“For decades at a time, researchers say, the Pacific Ocean can linger in either a warm or cold phase, switching between the two suddenly and unexpectedly. Each phase exerts unique and far-reaching effects on sea life and global climate, they argue, mirroring the warm and cool tropical cycles known as El Niño and La Niña, but over a longer period of time.”

  7. Bob Henry says:

    Excerpt from the Los Angeles Times “California” Section
    (May 2, 2015, Page B2):

    “Sierra: High and Very, Very Dry;
    Officials call off the May 1 snowpack tally because there is nothing to measure.”
    [Drought Watch series]


    By Matt Stevens
    Times Staff Reporter

    State water officials had planned to make the trek back to the Sierra Nevada to conduct their snowpack measurement Friday.

    But Thursday they announced they wouldn’t bother. For the second consecutive month, there won’t be any snow to measure.

    “This is just another piece of information in a series of increasingly dismal findings,” said Department of Water Resources spokesman Doug Carlson. “It nails down that the drought is severe — maybe as severe as any in our history.”

  8. Bob Henry says:

    Los Angeles Times infographic
    (April 7, 2015):

    “587 Gallons of Water Were Used to Make This Plate [of Food]”



    (Aside: data of U.S. averages for production from the Water Footprint Network, a Dutch nonprofit research group.)

  9. Bob Henry says:


    The headline of the above cited Times water consumption interactive exhibit changes depending on the plate of food being displayed.

  10. Bill Haydon says:

    I heard an author on Teri Gross detail how California farmers, rather than slow down one bit, are now pumping the last bit of groundwater up so quickly that they are collapsing the San Joaquin Valley’s aquafer with ground consequently sinking several feet. This is not a natural disaster. This is a man made problem created over decades by California’s conspicuous irresponsibility, and you will need to solve it. The country looks at how unserious you are by your responses. You come up with crazy ideas to steal other regions’ water, yet all the while, the golf courses still get watered, the clouted up farmers and international bottled water companies are still making their profits. NO, you can’t siphon off the Columbia River. NO, you can’t drain the Great Lakes. You’re going to have to figure your way out of this, or you could perhaps channel the ghost of Sam Kinnison and, MOVE TO WHERE THE WATER IS.

  11. Bob Henry says:

    From the front page of yesterday’s Los Angeles Times:

    “Amid Drought, the West Is No place for a Lawn, as Nevada Has Learned”


    Summary: Across the West, a chronic water shortage may yield what was once unthinkable: The American lawn, that domestic decoration greening the nation’s suburban tracts, could become an ornament of the past, at least this side of the Rockies.

    The average rainfall in New York City is about 50 inches a year. In Los Angeles, 15 inches. In Las Vegas, less than 5 inches.

    A single square foot of lawn requires 55 gallons of water each year.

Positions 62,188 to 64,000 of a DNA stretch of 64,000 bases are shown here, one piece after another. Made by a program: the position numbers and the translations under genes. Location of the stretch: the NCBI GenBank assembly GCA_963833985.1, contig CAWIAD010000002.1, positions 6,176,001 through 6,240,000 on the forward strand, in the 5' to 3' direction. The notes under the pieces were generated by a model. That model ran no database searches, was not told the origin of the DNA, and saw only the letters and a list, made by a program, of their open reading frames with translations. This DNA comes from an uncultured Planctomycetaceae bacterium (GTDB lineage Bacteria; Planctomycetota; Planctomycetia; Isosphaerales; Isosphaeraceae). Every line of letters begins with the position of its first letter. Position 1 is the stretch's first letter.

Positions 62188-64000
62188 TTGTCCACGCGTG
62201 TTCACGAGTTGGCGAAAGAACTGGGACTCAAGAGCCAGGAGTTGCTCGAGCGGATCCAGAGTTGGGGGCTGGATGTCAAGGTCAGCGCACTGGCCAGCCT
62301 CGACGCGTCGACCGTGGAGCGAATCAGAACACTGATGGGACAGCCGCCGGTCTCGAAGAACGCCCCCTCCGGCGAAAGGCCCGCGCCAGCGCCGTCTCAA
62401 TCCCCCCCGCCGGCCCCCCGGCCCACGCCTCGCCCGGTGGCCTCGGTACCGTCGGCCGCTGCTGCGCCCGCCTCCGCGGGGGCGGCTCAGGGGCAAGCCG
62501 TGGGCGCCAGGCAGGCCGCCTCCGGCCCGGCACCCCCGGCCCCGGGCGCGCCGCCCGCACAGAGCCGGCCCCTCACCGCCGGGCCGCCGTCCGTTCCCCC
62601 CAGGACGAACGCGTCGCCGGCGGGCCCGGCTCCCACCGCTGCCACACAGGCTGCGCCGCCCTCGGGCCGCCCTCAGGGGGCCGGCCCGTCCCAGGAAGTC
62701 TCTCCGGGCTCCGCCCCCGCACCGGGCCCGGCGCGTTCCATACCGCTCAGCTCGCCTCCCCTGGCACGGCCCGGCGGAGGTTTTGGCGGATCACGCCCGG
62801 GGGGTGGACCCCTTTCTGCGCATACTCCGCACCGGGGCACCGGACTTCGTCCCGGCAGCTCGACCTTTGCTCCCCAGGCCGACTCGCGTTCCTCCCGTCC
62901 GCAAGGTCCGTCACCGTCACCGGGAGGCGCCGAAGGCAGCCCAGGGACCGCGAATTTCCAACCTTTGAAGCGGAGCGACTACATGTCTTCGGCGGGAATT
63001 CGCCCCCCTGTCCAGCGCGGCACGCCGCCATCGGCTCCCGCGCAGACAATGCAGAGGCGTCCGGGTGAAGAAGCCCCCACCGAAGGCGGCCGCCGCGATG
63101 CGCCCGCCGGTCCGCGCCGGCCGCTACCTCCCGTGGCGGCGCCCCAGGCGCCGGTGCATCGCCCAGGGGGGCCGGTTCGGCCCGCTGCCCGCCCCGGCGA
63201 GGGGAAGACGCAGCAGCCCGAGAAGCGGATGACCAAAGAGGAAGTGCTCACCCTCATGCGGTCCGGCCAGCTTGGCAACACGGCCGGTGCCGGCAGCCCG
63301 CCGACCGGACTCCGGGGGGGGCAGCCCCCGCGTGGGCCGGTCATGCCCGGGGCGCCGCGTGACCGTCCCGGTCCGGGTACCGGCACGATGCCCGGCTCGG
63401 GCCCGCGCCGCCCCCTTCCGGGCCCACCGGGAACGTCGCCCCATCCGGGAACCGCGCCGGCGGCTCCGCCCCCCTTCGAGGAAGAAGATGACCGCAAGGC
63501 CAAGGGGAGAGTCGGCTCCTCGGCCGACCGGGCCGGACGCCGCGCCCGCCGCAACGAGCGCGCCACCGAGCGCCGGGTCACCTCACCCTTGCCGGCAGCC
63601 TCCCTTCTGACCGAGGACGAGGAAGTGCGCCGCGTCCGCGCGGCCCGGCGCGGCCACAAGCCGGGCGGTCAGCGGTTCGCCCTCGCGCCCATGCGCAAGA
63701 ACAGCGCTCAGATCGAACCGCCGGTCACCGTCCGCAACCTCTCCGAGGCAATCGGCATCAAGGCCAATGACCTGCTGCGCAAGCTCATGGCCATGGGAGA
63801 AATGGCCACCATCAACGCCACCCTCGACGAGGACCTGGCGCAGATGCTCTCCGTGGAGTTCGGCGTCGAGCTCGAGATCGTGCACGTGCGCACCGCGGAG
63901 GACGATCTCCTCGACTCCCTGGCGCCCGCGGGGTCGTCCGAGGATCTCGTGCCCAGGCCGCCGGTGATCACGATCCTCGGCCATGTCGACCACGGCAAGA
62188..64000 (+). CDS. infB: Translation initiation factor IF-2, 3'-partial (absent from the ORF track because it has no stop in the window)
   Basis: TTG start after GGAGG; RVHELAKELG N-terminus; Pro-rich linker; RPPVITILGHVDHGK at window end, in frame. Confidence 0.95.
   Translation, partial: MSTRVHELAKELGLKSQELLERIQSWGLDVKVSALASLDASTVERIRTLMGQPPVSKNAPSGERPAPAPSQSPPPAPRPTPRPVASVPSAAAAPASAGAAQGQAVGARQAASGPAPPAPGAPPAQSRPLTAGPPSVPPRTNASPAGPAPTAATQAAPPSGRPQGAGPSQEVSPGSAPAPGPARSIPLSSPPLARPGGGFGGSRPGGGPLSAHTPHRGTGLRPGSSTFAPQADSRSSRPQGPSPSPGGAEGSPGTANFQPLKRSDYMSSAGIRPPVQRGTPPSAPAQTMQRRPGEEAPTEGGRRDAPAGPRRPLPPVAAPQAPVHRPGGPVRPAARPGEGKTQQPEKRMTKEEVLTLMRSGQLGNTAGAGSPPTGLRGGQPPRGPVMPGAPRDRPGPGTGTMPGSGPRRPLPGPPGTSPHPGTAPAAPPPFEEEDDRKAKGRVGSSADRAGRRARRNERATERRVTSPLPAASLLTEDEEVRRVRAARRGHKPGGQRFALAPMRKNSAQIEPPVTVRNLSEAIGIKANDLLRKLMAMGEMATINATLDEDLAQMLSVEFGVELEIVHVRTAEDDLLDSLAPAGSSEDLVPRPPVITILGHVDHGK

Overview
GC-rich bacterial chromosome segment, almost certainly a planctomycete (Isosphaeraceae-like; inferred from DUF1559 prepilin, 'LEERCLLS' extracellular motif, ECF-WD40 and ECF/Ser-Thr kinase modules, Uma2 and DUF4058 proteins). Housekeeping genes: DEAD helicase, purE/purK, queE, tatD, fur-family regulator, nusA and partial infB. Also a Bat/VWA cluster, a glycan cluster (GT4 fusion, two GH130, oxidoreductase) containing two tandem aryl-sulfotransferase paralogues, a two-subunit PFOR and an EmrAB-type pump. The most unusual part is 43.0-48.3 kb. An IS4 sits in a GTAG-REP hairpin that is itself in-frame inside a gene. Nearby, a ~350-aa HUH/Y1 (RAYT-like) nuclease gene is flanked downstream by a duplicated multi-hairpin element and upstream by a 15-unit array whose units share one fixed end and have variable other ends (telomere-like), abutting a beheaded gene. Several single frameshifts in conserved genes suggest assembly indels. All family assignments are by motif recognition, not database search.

Las Vegas officials say they have removed nearly 4,000 acres of grass (173 million square feet — nearly 3,000 football fields), with plans to rip up 3,000 more.

    In Los Angeles, officials want to take out 25 million square feet of grass by year’s end.

    California Gov. Jerry Brown ordered that California rip up 50 million square feet of lawns to conserve water amid the West’s deadening drought.

  12. Bob Henry says:

    Excerpts from the front page of today’s Los Angeles Times:

    “From Oil Fields to Farm Fields;
    Growers plagued by drought are using wastewater”


    Here in California’s thirsty farm belt, where pumpjacks nod amid neat rows of crops, it’s a proposition that seems to make sense: using treated oil field wastewater to irrigate crops.

    Oil giant Chevron recycles 21 million gallons of that water each day and sells it to farmers who use it on about 45,000 acres of crops, about 10% of Kern County’s farmland.

    State and local officials praise the 2-decade-old program as a national model for coping with the region’s water shortages. As California’s four-year drought lingers and authorities scramble to conserve every drop, agricultural officials have said that more companies are seeking permits to begin similar programs. The heightened interest in recycling oil field wastewater has raised concern over the adequacy of safety measures in place to prevent contamination from toxic oil production chemicals.

    Until now, government authorities have only required limited testing of recycled irrigation water, checking for naturally occurring toxins such as salts and arsenic, using decades-old monitoring standards. They haven’t screened for the range of chemicals used in modern oil production.

    In the Kern County program, Chevron’s leftover water is mixed with walnut shells, a process the company says extracts excess oil. The water then flows to a series of treatment ponds. The treated water is launched into an eight-mile canal to the Cawelo Water District, where it is sometimes further diluted with fresh water. The water supplies 90 Kern County farmers with about half their annual irrigation water.

    No one knows whether nuts, citrus or other crops grown with the recycled oil field water have been contaminated. Farmers may test crops for pests or disease, but they don’t check for water-borne chemicals. Instead, they rely on oversight by state and local water authorities. But experts say that testing of both the water and the produce should be expanded.

    Last month, the Central Valley water authority, which regulates the water recycling program, notified all oil producers of new, broader testing requirements and ordered the companies to begin checking for chemicals covered under California’s new fracking disclosure regulations. The law, which legislators approved last year, requires oil companies to tell the state which chemicals they use in oil-extraction processes. The water authority gave producers until June 15 to report their results.

    Chevron and the Cawelo Water District say that the water is safe for use on crops, citing the fact that they are complying with testing requirements under the wastewater discharge permit issued by the Central Valley water authority.

  13. Nanoo Visitor says:

    For perspective, much larger-scale drought from 1276-1299:

Leave a Reply


Recent Comments

Recent Posts